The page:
Pamela Druckerman’s new book, Bringing Up Bébé: One American Mother Discovers the Wisdom of French Parenting, is causing a Tiger-mother-like stir. Druckerman wrote an article in last week’s Wall Street Journal entitled, Why French Parents Are Superior. I try not to be offended by these things. Really, I do. But I actually refused to read the article for a good four days because the title was so off-putting.
The teaser for the article says,
While Americans fret over modern parenthood, the French are raising happy, well-behaved children without all the anxiety. Pamela Druckerman on the Gallic secrets for avoiding tantrums, teaching patience and saying ‘non’ with authority.
Oh good. Let’s feed into Americans’ insecurity even more. I’m sure that will solve our “problem.” And while we’re on the subject…just what is our problem? And who is “us”? Because I’m sure you know, if you’ve ever gone to a playgroup, or a family dinner, or logged onto Facebook, there is no collective American parenting practice. If there were, we wouldn’t have Mommy Wars.
This book, I’m sure, will be a comfy confirmation for French parents on what they already know. But based on the premise alone, it seems misplaced for Americans. We don’t need more lessons of how to be something we’re not. Instead, we need to look at our values, and examine if we are achieving them. To be fair, several reviews have pointed out that the actual book is more of a memoir extolling the positive virtues of French Parenting, which could be useful as a starting point for talking about positive change, rather than the inflammatory how-to I’ve seen marketed so far. If that’s the case and I were Druckerman, I might ask for a new publicist.
Instead of talking about who’s “superior” and what the “best” way to parent is, perhaps it would be helpful to have multiple resources (and I believe we already do!) that help parents move in the direction of what they value most. Maybe it’s independence. Or maybe it’s interdependence. Maybe it’s creativity, confidence, or competence. Looking at the end goal, and then working backward, considering our culture and our resources, is a better way to support parents.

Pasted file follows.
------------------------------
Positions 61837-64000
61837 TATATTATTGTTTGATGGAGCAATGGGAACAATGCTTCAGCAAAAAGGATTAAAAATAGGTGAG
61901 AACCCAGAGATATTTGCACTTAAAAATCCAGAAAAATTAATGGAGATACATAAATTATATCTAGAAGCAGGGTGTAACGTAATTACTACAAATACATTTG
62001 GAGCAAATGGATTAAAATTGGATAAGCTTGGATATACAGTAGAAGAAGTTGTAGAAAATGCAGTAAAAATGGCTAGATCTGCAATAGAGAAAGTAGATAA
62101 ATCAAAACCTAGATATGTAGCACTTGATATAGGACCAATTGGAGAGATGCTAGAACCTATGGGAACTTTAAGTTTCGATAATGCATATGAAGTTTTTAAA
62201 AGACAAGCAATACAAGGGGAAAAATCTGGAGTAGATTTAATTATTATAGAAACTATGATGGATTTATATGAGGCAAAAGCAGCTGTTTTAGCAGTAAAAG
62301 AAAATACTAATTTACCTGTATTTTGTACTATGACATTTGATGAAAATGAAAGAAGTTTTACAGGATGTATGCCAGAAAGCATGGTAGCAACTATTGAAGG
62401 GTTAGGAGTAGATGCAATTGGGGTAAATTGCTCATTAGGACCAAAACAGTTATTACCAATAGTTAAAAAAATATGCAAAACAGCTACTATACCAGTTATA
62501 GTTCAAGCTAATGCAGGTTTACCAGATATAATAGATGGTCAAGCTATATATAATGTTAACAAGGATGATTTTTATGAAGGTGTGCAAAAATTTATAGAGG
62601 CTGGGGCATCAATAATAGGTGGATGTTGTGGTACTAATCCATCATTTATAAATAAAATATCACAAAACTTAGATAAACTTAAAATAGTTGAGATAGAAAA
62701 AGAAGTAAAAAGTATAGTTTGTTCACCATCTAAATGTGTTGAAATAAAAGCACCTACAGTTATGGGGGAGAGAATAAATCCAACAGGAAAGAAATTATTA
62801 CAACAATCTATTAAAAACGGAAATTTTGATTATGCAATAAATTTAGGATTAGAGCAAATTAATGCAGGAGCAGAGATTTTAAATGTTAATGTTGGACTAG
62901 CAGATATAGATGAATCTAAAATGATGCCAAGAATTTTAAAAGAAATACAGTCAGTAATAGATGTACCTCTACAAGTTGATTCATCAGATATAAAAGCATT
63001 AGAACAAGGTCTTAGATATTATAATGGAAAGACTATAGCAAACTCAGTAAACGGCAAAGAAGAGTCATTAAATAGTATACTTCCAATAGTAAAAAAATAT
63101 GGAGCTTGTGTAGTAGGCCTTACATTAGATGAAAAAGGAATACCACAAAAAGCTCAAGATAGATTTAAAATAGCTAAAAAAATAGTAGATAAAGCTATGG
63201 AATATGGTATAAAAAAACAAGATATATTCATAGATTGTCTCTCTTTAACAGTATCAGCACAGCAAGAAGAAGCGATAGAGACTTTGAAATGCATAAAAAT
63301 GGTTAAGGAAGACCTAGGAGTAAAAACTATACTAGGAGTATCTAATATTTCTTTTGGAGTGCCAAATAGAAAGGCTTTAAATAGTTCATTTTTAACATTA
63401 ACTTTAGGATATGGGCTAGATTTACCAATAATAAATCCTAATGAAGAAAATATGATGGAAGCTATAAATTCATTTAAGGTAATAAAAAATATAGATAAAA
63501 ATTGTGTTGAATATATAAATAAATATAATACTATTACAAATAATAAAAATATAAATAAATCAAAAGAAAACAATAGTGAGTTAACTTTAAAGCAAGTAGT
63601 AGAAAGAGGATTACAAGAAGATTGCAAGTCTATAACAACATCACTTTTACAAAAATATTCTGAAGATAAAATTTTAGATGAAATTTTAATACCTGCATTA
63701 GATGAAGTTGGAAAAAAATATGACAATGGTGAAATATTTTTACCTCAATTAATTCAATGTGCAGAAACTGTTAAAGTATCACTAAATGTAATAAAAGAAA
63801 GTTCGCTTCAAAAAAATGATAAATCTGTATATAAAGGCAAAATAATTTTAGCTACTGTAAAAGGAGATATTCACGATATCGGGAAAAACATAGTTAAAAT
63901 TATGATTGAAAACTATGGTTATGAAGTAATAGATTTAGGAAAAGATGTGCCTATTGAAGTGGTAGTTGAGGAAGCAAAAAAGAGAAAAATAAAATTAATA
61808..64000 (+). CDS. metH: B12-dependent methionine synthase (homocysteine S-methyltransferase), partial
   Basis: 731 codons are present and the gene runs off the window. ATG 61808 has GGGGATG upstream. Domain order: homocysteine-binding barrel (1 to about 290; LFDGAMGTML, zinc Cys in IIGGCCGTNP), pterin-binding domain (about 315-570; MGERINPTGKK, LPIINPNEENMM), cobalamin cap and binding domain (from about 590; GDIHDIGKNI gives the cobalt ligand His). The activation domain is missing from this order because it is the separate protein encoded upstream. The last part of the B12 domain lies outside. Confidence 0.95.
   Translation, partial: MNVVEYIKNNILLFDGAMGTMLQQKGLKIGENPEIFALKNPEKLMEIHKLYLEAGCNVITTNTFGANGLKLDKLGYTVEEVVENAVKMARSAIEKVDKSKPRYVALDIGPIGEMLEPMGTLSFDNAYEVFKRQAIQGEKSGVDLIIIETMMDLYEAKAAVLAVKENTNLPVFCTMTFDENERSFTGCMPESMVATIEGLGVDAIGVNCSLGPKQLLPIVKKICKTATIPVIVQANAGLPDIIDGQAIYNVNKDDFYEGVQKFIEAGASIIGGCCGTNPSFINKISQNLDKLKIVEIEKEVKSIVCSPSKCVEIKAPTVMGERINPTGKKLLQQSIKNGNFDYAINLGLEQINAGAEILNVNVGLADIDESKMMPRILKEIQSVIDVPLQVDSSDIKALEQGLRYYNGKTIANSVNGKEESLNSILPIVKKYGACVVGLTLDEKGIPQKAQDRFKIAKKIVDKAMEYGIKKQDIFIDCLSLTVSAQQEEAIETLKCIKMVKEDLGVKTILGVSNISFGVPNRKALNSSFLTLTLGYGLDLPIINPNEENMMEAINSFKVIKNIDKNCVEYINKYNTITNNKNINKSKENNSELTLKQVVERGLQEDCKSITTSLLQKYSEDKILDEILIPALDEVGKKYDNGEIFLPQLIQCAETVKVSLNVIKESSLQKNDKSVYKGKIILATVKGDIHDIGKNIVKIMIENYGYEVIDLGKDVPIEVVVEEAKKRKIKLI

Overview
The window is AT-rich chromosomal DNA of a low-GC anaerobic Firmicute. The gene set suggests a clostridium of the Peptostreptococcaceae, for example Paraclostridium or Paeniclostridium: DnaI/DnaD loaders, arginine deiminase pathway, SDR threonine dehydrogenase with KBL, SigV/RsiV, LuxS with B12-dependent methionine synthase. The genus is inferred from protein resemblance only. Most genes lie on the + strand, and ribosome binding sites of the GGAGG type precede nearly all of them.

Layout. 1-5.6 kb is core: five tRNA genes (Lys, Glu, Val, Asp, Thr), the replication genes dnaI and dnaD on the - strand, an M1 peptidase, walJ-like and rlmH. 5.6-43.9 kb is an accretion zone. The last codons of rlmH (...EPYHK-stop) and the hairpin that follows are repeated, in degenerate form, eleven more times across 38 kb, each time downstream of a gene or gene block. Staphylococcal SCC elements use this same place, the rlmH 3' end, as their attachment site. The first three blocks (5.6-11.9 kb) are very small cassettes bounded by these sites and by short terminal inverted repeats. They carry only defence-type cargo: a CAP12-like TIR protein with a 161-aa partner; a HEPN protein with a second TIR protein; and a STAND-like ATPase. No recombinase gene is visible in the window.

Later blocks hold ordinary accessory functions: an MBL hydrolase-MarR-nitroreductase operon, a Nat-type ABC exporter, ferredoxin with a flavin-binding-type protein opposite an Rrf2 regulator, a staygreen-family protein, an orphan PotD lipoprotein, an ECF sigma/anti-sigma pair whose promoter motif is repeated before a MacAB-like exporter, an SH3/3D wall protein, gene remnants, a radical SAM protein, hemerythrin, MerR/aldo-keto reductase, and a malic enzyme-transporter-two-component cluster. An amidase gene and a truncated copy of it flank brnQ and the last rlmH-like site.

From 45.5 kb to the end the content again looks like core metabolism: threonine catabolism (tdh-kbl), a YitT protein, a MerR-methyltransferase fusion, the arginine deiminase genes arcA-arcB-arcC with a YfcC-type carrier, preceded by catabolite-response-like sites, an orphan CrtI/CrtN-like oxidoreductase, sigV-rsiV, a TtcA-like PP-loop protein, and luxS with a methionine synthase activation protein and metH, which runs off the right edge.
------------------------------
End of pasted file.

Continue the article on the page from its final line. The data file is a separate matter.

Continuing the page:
Asking Americans to jump on board with a very culturally defined set of parenting “rules” sets us up for failure. For some, it may be tempting to hear that your child would wait for his “4pm snack,” eliminating the sometimes annoying ritual of preparing, offering (and sometimes being refused), and cleaning up food, several times a day. But um, I don’t eat three square meals, with a light snack. I eat 6, 7, 10 times a day! Why would I want to train my child to differently? I wouldn’t, because I don’t value a strict meal schedule. So assuming the French parenting style is superior is devaluing quite a few other cultures.
As Druckerman notes,
In a 2004 study on the parenting beliefs of college-educated mothers in the U.S. and France, the American moms said that encouraging one’s child to play alone was of average importance. But the French moms said it was very important.
Exactly. We have different priorities. Sure, I’d like Anabella to play alone sometimes. Cultivating peace with being alone is important. As one TOBB Facebook poster said, I don’t want a needy teenage girl on my hand. Where I part ways, however, is the idea that if I miss this boat, at age one, or two, I’m up the creek without a paddle. I know that Anabella and I both enjoy doing puzzles, reading, walking through town, cooking (yes, I let her lick the spoon!) and making cats from playdough. I also know that she’s probably not going to be excited about moulding clay forever. So how about I let her be a toddler, and in turn I get to enjoy early motherhood, in all its intense, lovely, messiness?
I’m off to smooth my ruffled feathers. To be fair, there are some solid points in Druckerman’s article, and likely in her book, which I may read….and maybe she’ll read mine.